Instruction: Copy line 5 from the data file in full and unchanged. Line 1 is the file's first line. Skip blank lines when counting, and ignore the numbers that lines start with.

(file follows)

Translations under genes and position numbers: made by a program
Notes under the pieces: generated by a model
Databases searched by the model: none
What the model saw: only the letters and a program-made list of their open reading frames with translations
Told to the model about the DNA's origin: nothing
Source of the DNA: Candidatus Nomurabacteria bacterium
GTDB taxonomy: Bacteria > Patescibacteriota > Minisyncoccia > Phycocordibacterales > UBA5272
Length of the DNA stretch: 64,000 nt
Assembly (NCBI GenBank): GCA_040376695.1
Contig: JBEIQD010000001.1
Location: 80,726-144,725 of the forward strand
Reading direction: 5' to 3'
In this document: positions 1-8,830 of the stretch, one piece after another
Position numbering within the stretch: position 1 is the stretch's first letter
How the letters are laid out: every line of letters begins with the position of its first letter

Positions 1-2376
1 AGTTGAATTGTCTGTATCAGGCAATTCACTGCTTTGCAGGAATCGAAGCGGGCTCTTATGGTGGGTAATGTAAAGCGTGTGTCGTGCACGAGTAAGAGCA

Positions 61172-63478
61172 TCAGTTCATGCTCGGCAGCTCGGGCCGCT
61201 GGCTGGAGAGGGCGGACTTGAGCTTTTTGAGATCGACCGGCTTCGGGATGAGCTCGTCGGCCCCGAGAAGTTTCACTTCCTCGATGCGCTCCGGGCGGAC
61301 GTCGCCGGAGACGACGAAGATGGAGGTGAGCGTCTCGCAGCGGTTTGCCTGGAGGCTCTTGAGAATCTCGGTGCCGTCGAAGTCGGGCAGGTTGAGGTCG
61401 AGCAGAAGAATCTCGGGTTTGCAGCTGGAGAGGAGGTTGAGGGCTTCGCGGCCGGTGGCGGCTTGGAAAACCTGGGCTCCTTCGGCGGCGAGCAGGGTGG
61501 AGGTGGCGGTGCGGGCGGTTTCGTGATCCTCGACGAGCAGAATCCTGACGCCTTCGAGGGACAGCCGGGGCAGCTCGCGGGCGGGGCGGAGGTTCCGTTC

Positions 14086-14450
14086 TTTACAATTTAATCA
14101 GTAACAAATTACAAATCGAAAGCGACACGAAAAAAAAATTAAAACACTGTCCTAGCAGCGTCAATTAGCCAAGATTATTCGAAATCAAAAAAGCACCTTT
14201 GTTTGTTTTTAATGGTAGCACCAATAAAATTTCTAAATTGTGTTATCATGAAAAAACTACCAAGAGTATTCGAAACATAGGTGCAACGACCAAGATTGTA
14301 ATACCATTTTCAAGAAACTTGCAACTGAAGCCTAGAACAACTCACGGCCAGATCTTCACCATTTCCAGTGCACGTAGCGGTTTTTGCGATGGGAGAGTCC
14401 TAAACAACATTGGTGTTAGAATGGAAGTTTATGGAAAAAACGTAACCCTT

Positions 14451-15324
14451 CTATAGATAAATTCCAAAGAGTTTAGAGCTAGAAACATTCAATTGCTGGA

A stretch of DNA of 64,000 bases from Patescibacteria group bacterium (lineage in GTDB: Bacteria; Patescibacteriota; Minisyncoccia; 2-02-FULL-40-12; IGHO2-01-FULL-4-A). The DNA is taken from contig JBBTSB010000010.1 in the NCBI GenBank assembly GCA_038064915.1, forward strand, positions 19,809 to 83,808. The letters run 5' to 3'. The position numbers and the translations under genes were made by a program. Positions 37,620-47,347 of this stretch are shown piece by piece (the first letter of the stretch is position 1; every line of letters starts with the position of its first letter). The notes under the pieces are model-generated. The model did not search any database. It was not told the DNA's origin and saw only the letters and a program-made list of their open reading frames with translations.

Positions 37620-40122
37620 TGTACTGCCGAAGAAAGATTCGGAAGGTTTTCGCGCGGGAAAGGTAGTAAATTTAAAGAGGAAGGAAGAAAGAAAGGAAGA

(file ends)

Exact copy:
Told to the model about the DNA's origin: nothing